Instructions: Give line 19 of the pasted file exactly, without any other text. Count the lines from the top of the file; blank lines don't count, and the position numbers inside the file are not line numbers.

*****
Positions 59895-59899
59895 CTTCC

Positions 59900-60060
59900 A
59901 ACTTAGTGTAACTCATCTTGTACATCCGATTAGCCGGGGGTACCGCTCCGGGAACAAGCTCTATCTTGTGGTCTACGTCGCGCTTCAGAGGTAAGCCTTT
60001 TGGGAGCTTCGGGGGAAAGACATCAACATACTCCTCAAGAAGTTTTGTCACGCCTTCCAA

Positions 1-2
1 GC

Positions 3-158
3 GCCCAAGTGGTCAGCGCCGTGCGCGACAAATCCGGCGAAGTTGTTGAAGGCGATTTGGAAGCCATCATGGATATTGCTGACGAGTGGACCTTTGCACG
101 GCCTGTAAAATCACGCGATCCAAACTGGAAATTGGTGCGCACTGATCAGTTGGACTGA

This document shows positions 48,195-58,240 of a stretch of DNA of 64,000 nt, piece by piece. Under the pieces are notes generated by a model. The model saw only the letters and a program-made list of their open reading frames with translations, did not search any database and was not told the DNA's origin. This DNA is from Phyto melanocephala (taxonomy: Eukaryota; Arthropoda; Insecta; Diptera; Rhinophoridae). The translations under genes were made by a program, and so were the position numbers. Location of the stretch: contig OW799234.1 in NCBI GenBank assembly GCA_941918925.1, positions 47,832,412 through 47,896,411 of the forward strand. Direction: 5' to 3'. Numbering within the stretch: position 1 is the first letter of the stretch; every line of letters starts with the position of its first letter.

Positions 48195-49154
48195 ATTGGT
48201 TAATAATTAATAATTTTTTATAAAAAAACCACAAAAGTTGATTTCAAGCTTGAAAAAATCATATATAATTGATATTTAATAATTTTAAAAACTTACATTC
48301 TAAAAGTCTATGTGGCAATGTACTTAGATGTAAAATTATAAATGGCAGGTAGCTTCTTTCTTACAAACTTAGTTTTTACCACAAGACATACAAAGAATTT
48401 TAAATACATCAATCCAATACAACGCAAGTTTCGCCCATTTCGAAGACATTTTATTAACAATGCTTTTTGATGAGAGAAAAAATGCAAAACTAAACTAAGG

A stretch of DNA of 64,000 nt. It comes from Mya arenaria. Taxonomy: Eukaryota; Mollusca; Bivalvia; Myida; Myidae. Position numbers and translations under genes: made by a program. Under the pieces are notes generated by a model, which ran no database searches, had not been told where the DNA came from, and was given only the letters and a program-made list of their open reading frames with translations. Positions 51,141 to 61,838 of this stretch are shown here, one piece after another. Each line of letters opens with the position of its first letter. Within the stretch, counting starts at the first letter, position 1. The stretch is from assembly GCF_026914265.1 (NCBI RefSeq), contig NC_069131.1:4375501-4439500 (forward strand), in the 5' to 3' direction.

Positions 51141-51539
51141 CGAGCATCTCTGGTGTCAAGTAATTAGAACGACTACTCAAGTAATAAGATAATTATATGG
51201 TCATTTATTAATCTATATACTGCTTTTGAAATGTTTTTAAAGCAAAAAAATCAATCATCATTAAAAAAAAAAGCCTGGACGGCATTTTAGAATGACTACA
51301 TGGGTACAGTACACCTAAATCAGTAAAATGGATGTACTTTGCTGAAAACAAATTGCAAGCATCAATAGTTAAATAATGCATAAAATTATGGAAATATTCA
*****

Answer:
Positions 51141-51539